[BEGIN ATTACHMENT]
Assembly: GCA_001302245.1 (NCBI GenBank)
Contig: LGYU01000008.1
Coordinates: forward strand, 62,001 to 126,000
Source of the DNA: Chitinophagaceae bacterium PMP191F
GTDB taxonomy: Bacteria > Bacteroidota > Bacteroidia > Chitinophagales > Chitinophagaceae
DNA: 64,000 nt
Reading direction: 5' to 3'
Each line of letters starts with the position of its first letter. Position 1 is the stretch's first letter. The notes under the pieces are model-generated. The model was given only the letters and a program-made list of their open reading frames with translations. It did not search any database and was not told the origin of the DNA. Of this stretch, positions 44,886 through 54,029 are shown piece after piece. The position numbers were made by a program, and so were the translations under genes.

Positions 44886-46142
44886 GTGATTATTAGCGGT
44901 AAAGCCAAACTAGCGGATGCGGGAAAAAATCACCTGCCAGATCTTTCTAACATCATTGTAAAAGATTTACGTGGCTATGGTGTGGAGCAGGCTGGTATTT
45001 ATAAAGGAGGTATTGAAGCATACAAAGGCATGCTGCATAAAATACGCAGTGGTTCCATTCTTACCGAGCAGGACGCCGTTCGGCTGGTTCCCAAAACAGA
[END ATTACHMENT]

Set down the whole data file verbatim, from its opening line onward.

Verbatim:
Assembly: GCA_001302245.1 (NCBI GenBank)
Contig: LGYU01000008.1
Coordinates: forward strand, 62,001 to 126,000
Source of the DNA: Chitinophagaceae bacterium PMP191F
GTDB taxonomy: Bacteria > Bacteroidota > Bacteroidia > Chitinophagales > Chitinophagaceae
DNA: 64,000 nt
Reading direction: 5' to 3'
Each line of letters starts with the position of its first letter. Position 1 is the stretch's first letter. The notes under the pieces are model-generated. The model was given only the letters and a program-made list of their open reading frames with translations. It did not search any database and was not told the origin of the DNA. Of this stretch, positions 44,886 through 54,029 are shown piece after piece. The position numbers were made by a program, and so were the translations under genes.

Positions 44886-46142
44886 GTGATTATTAGCGGT
44901 AAAGCCAAACTAGCGGATGCGGGAAAAAATCACCTGCCAGATCTTTCTAACATCATTGTAAAAGATTTACGTGGCTATGGTGTGGAGCAGGCTGGTATTT
45001 ATAAAGGAGGTATTGAAGCATACAAAGGCATGCTGCATAAAATACGCAGTGGTTCCATTCTTACCGAGCAGGACGCCGTTCGGCTGGTTCCCAAAACAGA